The Southern was the most luxurious hotel in St. Louis, and if one wanted to be seen, the Southern was the place to be. If one stood on the corner of 4th and Walnut in the 1870’s, seeing a celebrated actress of the day, a business tycoon, or even a president walk through its doors would not have been a surprise. Inside, one could find Mark Twain playing billiards, Adolphus Busch sipping wine, or Ulysses S. Grant leaning against the Southern Hotel’s famous mahogany bar. In the hotel’s immense rotunda, Theodore Roosevelt, Oscar Wilde, or the famous actress Lily Langtry could stride by, all of whom were guests at the Southern at one time or another. And if one was fortunate to be invited, attending a lavish banquet in honor of a prominent citizen such as James Eads, Henry Blow, or Robert Campbell was a possibility.

The Southern Hotel in 1888

Famous guests aside, the Southern Hotel was also the site of some remarkable events. The most tragic of them explains why there were actually two Southern Hotels. In the early morning hours of April 11, 1877, a fire broke out in the hotel’s basement. The result was a tragedy that rocked the city of St. Louis and became front-page news across the nation. Perhaps more than twenty guests and hotel employees were killed, many more were severely injured, and the original Southern Hotel was completely destroyed. However, the story of that fire is also remarkable for the bravery and heroism shown by the St. Louis Fire Department (and that story is coming up next in this blog).

The Southern Hotel Dining Room in 1894

Another amazing story is the Preller trunk murder.  On April 12, 1885, the manager of the Southern Hotel checked room 144 after reports of a foul odor emanating from the room. Inside, he found the decomposing body of a man stuffed inside a trunk bound with rope. The victim, identified as Charles Arthur Preller, was found wearing nothing but a pair of white underwear with the name “H.M. Books” stitched into the waistband. A cross had been carved into Preller’s chest and a placard with the inscription “So perish all traitors to the great cause” was found along with the body. The subsequent trial of H.M Brooks (who had to be fetched from New Zealand) is so fantastic that I can’t do it justice here (in other words, Preller also gets his own future Distilled History post).

Bob Wilkinson, barber of the Southern Hotel

Along with fires and murders, the Southern provided the backdrop for a host of notable events. It’s at the Southern where a man named Logan Reavis argued that the capital of the United States should be moved from Washington D.C. to St. Louis. It’s where James Eads proposed building a ship railway across Mexico, and where William McKinley caused an uproar when he did something no other president had done before: he lit a cigarette in public. In a room at the Southern Hotel in 1888, Democrats decided to nominate Grover Cleveland for President. Eight years later, Republicans used the Southern to negotiate the nomination for William McKinley. The outlaw Jesse James was rumored to stay at the Southern Hotel during his visits to St. Louis under the alias “J.J. Howard”. He came often for the purpose of racing his horses at the St. Louis Jockey Club (and he was recalled as an excellent tipper). In the years prior to becoming a publishing icon, Joseph Pulitzer lived in rooms 305 and 306 at the Southern Hotel, and he was there on the night of the tragic fire. In an article written for the paper Pulitzer would own just two years later (the St. Louis Dispatch), it’s reported that Pulitzer had to flee the building “sans shirt, stockings, or anything else”.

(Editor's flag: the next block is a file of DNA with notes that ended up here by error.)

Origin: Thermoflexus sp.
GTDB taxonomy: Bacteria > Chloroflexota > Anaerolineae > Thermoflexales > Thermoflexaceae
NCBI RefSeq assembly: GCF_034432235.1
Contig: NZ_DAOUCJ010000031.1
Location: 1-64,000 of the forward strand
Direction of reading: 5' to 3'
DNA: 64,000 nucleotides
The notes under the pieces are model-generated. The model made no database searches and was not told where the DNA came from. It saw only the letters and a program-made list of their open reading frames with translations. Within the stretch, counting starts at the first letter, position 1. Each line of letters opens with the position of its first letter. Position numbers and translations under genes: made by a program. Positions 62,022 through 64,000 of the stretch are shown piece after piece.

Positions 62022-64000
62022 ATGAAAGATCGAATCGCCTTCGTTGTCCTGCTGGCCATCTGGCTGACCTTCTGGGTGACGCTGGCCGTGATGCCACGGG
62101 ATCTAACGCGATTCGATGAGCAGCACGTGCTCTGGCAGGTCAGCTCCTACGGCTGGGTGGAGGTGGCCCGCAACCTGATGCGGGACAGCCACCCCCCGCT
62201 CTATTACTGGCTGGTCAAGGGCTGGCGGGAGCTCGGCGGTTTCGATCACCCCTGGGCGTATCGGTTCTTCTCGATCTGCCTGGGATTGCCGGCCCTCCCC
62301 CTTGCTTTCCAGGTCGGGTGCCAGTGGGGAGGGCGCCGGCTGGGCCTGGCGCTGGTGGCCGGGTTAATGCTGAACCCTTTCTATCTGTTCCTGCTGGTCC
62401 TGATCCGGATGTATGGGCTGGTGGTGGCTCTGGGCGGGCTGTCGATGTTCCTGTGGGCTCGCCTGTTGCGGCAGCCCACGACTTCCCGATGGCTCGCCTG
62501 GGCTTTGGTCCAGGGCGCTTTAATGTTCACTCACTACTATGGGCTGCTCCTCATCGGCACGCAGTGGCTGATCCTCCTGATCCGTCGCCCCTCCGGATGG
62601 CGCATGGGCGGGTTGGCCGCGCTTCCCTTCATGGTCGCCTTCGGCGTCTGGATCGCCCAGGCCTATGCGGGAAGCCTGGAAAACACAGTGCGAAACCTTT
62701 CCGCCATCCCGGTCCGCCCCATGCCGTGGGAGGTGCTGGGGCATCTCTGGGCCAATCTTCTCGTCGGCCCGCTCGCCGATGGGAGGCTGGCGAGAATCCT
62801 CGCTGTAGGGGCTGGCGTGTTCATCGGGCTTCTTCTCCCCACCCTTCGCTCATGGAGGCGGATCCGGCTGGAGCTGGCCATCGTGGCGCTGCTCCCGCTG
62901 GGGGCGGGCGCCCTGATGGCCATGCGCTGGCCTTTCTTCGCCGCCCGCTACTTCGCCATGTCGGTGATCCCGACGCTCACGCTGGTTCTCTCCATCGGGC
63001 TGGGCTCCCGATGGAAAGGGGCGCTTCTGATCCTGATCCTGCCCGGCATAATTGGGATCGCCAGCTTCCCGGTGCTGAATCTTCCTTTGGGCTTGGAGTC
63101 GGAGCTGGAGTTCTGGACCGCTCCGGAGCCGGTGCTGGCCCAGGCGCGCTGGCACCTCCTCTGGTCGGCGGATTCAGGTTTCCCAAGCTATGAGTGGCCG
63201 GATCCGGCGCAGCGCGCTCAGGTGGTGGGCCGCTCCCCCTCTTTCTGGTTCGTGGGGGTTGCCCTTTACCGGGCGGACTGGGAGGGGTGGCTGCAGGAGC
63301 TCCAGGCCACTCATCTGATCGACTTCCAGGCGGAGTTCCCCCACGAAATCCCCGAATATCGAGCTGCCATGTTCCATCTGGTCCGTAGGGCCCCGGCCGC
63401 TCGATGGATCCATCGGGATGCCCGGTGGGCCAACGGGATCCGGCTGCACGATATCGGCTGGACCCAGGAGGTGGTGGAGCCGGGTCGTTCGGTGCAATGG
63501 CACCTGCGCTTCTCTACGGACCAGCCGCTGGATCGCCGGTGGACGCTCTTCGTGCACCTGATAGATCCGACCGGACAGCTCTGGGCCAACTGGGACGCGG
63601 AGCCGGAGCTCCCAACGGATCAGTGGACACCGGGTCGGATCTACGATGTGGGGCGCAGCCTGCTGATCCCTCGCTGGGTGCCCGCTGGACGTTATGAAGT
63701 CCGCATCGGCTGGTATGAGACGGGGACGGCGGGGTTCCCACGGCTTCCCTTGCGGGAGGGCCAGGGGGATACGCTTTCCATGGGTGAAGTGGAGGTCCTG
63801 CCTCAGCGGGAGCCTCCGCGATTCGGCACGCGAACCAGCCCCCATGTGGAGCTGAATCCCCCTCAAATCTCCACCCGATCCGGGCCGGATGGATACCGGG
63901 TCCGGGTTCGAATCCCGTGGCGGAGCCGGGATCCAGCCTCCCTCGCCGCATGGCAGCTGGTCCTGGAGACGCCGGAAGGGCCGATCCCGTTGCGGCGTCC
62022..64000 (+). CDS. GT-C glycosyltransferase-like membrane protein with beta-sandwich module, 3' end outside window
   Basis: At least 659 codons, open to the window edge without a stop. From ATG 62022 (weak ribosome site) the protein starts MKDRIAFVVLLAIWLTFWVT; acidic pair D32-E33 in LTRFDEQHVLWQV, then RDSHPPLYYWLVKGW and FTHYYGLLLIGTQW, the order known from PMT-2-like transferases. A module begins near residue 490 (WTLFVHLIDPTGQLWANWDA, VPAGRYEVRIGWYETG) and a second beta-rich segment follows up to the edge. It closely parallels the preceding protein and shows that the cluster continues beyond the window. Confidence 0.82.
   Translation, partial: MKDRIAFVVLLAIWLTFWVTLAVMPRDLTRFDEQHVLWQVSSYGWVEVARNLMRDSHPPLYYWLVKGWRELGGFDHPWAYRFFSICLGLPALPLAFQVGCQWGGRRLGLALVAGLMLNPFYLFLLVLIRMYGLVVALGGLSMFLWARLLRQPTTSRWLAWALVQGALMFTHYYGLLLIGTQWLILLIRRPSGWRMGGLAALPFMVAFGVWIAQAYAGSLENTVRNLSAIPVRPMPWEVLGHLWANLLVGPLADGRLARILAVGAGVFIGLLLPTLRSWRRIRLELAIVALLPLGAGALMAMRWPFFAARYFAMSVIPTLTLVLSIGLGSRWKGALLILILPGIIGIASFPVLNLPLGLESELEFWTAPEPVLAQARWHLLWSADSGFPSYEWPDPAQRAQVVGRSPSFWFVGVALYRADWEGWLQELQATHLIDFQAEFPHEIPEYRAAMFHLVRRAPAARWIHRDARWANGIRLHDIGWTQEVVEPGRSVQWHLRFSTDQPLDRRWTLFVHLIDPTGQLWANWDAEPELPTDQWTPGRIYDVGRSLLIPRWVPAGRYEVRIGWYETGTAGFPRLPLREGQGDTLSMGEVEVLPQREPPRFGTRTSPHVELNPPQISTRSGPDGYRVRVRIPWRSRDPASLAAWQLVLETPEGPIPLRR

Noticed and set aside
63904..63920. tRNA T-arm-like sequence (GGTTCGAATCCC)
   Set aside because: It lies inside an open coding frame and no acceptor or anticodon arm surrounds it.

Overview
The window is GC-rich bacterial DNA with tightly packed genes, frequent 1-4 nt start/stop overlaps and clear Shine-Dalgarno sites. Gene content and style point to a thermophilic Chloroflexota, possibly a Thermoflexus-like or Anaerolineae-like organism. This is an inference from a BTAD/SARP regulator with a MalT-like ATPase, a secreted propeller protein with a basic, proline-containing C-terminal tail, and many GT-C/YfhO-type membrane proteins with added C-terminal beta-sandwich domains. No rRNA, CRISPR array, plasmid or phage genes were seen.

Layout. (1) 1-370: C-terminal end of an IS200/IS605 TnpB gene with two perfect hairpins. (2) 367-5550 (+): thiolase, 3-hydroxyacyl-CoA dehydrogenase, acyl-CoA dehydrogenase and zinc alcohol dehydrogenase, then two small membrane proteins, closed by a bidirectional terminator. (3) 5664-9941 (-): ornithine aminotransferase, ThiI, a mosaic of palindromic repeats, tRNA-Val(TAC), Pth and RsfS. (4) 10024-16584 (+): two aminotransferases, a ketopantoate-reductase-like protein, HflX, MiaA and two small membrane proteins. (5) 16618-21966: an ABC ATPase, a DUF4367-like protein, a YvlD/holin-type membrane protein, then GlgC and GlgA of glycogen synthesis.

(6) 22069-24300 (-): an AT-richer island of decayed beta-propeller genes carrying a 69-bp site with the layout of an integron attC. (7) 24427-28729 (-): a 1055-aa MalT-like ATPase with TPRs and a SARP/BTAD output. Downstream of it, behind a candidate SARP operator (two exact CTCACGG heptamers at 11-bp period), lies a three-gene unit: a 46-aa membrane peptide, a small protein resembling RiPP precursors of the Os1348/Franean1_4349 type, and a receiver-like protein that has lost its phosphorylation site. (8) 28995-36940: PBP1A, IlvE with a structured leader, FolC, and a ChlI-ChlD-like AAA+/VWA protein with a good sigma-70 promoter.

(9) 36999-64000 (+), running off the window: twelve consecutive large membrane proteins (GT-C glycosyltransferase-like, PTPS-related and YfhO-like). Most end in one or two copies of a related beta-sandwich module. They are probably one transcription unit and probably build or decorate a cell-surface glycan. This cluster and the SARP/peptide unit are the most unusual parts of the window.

The Southern Hotel in 1914

Sports and recreation were also no stranger to the Southern. People gambled, drank, boasted, and challenged each other daily at the Southern Hotel. The hotel’s bar is where Adolphus Busch placed $100 bets that he could name any wine he sipped, and it’s where “Gentleman Jim” Corbett challenged John L. Sullivan for the heavyweight championship in 1892. The result of that bet was one of the most famous fights in boxing history, and the first match to require that gloves be worn by the heavyweight contenders. Even baseball can point to the Southern for some of its history. Newspaper accounts of the time reported that the Southern Hotel’s lobby is where two newspaper men helped the American League’s Ban Johnson and the National League’s John Brush settle their differences. As a result, an annual event known as the “World Series” would come to be.

The Southern Hotel in 1934

After the fire in 1877, the Southern Hotel was rebuilt (eventually) and it opened again to great fanfare in 1881. The new version was bigger, fancier, and advertised as “completely fireproof”. This newer version of the Southern continued as the city’s premier hotel, and it thrived during exciting times such when the world came to St. Louis in 1904. But cultures change, cities change, and the glimmer of the Southern began to fade in the early 20th Century. Citing declining patronage, the Southern Hotel was closed for good on August 1, 1912. Despite immediate rumors that it would soon reopen as a hotel, be converted into an office building, or even turned into a beer garden, none of them came to fruition. The former Southern Hotel spent its final two decades mostly empty or sporadically utilized as an exhibition hall for automobile shows. Burdened by taxes they no longer wanted to pay, the owners announced in 1933 the building was to be demolished.